Beth Wiseman

Last week, I posted a review of Plain Pursuit, by Beth Wiseman. Afterwards (hindsight is 20/20) I contacted Beth via email to ask if she had a list of questions and answers about this book and a few questions about herself already prepared that I could share with you, my faithful readers. She graciously replied that she did not, however, her publisher had asked that she share her testimony about how the first book of this series, Plain Perfect, came about. Her letter and amazing testimony are below. Be blessed as you read!

Dear Readers,

Plain Perfect will always hold a special place in my heart. Yes, it’s my first published novel, but it is also reflective of something that I strive for each and every day – the type of peacefulness that only comes from a relationship with God. While the Amish folks don’t have a monopoly on that type of inner peace, their simplistic way of life and strong faith are the foundations by which they live. It has been an honor to spend time with my Amish friends in Lancaster County. They have opened their homes and their hearts, and I am a better person for knowing them. Through their patience and kindness, I continue to learn about their ways and do my best to accurately portray their beliefs and lifestyle.

I’d like to share with you my story about how Plain Perfect came to be, during a time in my life when I needed God the most.

In August 2007, I was sitting in ICU at the hospital with my then 15-year-old son. I thought he might die. I was a broken woman, and it’s taken me a long time to even talk about that whole phase of my life. Cory was diagnosed with a rare neurological disorder called Isaac’s Syndrome which caused all the muscles in his body to fasciculate (or ripple) and life-threatening high blood pressure. It was incredibly painful for him, and we were told that this syndrome is always caused by a tumor somewhere in the body. His case was so rare that doctors were brought in just to witness what was going on with him. The search began for the tumor, and we were told that he had a pheochromocytoma – a havoc-reeking tumor which is located in or near your adrenal gland. The doctors showed us the tumor on the MRI, then sent us home to wait until it got bigger and could be removed. So, we went home, and Cory was on 32 pills per day to control his symptoms while we waited for this pea-sized tumor to grow. Cory hit prayer lists all over the world.I couldn’t work at my job as a newspaper reporter. I stayed home with Cory. He slept a lot, and I wrote. I wrote Plain Perfect. My entire life, I’d always told my friends and family, “There’s something I’m supposed to do with my life, but I just can’t figure out what it is.” From the time I wrote Plain Perfect, I never felt like that again. I knew I was doing what I was supposed to do. Let me back up – one night when Cory was in ICU, the nurse told me that she made arrangements for me to stay in the McDonald House upstairs at the hospital – a room with a bed. I hadn’t slept much in days, and she said I wouldn’t do anyone any good until I slept. That night, I dropped to my knees and prayed in a way that I had never prayed before. I think it was on this night that God looked down at me and said, “Now you are ready to work for me.”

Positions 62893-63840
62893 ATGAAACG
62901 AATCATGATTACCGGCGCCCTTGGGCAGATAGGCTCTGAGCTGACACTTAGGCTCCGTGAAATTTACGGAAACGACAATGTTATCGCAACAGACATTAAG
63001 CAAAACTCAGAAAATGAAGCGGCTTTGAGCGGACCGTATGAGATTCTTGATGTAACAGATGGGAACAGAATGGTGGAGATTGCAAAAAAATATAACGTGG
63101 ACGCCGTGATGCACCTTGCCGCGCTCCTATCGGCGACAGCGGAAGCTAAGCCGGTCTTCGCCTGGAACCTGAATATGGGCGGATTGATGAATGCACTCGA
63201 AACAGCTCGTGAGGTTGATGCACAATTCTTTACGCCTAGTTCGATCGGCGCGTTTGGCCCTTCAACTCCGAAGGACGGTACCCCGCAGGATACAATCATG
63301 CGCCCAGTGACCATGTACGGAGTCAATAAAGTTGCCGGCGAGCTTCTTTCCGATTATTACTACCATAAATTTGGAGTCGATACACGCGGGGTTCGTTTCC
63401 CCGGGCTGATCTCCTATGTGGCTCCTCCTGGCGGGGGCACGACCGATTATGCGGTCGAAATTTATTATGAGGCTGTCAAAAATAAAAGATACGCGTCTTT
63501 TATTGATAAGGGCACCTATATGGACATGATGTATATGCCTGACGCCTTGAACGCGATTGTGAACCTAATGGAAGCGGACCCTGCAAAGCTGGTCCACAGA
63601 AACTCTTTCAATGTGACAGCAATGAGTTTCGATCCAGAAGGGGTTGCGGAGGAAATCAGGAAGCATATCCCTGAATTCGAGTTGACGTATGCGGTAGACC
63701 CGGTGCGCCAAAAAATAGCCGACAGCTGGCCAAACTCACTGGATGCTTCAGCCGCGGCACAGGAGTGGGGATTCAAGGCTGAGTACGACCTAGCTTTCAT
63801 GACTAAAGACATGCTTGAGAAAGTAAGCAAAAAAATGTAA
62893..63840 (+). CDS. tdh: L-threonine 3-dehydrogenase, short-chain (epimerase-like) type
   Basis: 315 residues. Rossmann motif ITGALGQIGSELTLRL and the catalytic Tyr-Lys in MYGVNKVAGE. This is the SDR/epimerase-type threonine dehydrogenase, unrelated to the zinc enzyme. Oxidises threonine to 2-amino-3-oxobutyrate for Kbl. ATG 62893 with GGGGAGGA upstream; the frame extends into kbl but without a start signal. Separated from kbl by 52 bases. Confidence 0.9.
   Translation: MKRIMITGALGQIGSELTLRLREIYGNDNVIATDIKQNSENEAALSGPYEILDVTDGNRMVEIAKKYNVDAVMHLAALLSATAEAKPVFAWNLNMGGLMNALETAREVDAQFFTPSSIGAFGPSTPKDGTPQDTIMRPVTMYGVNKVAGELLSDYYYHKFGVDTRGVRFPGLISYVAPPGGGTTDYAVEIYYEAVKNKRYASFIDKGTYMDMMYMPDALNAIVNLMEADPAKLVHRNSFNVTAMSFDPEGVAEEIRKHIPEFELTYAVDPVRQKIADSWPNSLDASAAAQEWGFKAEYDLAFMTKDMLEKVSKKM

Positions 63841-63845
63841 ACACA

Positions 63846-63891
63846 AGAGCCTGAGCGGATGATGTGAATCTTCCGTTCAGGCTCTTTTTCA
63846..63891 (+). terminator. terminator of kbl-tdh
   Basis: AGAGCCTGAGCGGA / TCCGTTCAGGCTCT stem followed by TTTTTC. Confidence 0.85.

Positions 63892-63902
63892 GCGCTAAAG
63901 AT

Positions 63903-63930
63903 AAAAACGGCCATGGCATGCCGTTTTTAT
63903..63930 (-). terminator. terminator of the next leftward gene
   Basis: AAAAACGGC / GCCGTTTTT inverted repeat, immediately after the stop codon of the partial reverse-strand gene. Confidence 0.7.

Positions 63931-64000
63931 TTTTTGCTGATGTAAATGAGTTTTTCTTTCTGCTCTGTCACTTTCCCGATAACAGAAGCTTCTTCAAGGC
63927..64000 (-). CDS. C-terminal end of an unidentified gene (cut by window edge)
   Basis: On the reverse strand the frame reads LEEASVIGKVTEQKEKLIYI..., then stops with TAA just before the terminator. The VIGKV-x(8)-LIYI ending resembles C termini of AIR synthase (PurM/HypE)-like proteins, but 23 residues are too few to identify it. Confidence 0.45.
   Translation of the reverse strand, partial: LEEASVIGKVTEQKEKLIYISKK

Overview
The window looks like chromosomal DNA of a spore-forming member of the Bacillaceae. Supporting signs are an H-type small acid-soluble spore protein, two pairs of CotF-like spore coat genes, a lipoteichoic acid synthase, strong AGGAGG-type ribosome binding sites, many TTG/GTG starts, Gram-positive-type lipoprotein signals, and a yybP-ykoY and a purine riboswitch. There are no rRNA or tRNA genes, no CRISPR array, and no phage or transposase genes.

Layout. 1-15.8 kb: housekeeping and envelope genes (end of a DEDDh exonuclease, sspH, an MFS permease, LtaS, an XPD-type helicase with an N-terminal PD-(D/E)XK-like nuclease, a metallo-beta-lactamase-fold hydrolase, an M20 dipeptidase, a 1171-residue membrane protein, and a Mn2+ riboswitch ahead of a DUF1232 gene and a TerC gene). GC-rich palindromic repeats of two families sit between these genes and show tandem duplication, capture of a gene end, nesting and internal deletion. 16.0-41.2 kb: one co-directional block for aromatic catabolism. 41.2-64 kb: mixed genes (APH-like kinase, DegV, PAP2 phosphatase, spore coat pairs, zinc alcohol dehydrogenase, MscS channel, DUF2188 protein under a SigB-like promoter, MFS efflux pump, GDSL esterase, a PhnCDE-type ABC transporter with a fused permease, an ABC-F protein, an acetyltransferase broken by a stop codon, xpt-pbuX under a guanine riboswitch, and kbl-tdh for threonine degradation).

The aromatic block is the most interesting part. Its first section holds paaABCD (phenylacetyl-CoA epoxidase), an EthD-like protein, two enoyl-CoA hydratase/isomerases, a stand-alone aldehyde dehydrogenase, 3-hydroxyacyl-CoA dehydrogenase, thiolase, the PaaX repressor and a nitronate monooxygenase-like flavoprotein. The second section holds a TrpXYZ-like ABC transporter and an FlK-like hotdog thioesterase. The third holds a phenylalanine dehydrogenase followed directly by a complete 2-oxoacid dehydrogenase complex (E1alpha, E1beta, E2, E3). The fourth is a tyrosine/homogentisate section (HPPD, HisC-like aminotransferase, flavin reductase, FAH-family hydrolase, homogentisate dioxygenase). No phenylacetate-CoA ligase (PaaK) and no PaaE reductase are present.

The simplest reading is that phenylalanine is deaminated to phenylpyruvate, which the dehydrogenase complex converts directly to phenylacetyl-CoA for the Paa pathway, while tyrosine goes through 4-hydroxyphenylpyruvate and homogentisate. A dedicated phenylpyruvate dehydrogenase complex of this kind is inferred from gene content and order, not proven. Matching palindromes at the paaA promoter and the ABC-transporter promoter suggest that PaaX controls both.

Cory’s symptoms began to subside, and we had periods where he would do better for a while, but we still made numerous trips to the ER when his blood pressure was sky high. My agent sold Plain Perfect to Thomas Nelson Publishers during this time, along with two more books to be written. Cory was better at the time of the sale, and we celebrated. But, of course…we had that larger issue hanging over our heads. Is the tumor big enough to remove?It was nearly three months later when we went back to the hospital to find out. What we were told changed the way I feel about virtually everything in my life. We were told that there was no tumor. It was gone. And the only explanation we were given was, “Sometimes things like this just happen, for reasons we aren’t sure of. Medicine is not an exact science.” The doctors also said that they must have misdiagnosed the Isaac’s Syndrome since all the symptoms associated with that also went away and lab work was normal. Cory went on to make a full recovery, and I went on to contract with Thomas Nelson for six full-sized novels and two novellas. We recently bought a beautiful home in the country, and we are loving life in a way I didn’t know was possible.Things aren’t perfect. Cory had to get his GED because he missed so much school, and he continues to struggle with ‘life’ issues, along with everything else that goes along with being a teenager. I’ve asked myself a thousand times “Why me?” Why have I been blessed in ways I certainly don’t deserve? I’m very fortunate to have an editor who is also my friend. I told her once, “I’m so blessed, Natalie. And so undeserving.” She said simply, “We are all undeserving.” But each time I receive an email or letter in the mail from a reader who says that my books have changed their life, made them want to be a better person, or gave them a glimpse at how a relationship with God can be, I am reminded that I am doing exactly what I am meant to do. And for that…I am eternally grateful. I thank God each and every day for my children, my husband, my extended family, my friends…and my readers. I hope that He will continue to bless me with stories to share—stories about faith, hope, love, forgiveness, and the power of prayer.

Thank you for traveling on this incredible journey with me.

Peace and Blessings Always,

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